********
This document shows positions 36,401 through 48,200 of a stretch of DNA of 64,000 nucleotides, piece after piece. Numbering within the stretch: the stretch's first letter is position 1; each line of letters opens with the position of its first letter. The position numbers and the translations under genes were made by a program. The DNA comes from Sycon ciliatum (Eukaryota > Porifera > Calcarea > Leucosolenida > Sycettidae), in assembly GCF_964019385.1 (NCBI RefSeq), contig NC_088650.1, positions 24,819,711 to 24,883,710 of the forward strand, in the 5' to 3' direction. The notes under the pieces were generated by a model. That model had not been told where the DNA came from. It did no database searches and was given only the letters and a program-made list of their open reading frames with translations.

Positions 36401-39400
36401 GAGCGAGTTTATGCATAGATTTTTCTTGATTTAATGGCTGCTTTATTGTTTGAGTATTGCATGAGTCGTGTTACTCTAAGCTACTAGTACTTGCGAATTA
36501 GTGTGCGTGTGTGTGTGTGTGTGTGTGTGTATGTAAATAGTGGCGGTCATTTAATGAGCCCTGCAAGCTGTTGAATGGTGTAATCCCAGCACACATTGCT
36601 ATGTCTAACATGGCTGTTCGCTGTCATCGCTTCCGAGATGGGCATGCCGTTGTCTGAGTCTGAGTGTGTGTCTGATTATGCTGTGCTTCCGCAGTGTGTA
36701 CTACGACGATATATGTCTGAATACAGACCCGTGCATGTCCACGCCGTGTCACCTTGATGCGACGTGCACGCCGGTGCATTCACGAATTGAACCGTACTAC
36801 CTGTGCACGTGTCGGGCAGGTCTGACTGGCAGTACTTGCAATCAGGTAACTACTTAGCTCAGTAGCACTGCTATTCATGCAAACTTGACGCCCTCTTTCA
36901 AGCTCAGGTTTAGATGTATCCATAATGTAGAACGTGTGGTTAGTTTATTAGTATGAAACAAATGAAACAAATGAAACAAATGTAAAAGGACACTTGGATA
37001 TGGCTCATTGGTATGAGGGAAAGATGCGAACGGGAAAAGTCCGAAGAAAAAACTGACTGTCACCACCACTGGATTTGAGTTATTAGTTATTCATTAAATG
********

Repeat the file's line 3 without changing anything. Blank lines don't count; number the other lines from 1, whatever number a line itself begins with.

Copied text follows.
36401 GAGCGAGTTTATGCATAGATTTTTCTTGATTTAATGGCTGCTTTATTGTTTGAGTATTGCATGAGTCGTGTTACTCTAAGCTACTAGTACTTGCGAATTA